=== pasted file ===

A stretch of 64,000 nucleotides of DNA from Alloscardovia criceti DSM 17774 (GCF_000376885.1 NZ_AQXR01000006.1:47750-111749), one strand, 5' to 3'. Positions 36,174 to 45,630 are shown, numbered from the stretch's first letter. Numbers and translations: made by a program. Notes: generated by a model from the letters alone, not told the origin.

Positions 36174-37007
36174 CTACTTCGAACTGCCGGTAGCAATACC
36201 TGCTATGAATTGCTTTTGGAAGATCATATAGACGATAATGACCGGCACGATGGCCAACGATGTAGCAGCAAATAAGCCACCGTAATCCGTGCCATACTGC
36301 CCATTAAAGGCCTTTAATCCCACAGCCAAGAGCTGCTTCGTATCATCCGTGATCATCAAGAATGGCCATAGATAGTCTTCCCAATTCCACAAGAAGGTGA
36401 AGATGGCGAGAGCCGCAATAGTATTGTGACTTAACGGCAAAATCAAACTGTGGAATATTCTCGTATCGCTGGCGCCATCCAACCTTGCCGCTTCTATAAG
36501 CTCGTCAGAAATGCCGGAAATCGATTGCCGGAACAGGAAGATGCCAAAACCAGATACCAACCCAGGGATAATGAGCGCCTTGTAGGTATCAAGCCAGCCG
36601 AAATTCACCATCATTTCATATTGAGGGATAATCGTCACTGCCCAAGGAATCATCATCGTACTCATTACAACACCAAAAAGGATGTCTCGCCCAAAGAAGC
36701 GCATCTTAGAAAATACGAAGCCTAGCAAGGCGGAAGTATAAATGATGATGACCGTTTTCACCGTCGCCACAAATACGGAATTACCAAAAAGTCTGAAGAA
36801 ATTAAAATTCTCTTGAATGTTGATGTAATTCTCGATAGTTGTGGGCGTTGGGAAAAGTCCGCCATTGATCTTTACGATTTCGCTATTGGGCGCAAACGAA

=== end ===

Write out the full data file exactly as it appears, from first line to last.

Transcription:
A stretch of 64,000 nucleotides of DNA from Alloscardovia criceti DSM 17774 (GCF_000376885.1 NZ_AQXR01000006.1:47750-111749), one strand, 5' to 3'. Positions 36,174 to 45,630 are shown, numbered from the stretch's first letter. Numbers and translations: made by a program. Notes: generated by a model from the letters alone, not told the origin.

Positions 36174-37007
36174 CTACTTCGAACTGCCGGTAGCAATACC
36201 TGCTATGAATTGCTTTTGGAAGATCATATAGACGATAATGACCGGCACGATGGCCAACGATGTAGCAGCAAATAAGCCACCGTAATCCGTGCCATACTGC
36301 CCATTAAAGGCCTTTAATCCCACAGCCAAGAGCTGCTTCGTATCATCCGTGATCATCAAGAATGGCCATAGATAGTCTTCCCAATTCCACAAGAAGGTGA
36401 AGATGGCGAGAGCCGCAATAGTATTGTGACTTAACGGCAAAATCAAACTGTGGAATATTCTCGTATCGCTGGCGCCATCCAACCTTGCCGCTTCTATAAG
36501 CTCGTCAGAAATGCCGGAAATCGATTGCCGGAACAGGAAGATGCCAAAACCAGATACCAACCCAGGGATAATGAGCGCCTTGTAGGTATCAAGCCAGCCG
36601 AAATTCACCATCATTTCATATTGAGGGATAATCGTCACTGCCCAAGGAATCATCATCGTACTCATTACAACACCAAAAAGGATGTCTCGCCCAAAGAAGC
36701 GCATCTTAGAAAATACGAAGCCTAGCAAGGCGGAAGTATAAATGATGATGACCGTTTTCACCGTCGCCACAAATACGGAATTACCAAAAAGTCTGAAGAA
36801 ATTAAAATTCTCTTGAATGTTGATGTAATTCTCGATAGTTGTGGGCGTTGGGAAAAGTCCGCCATTGATCTTTACGATTTCGCTATTGGGCGCAAACGAA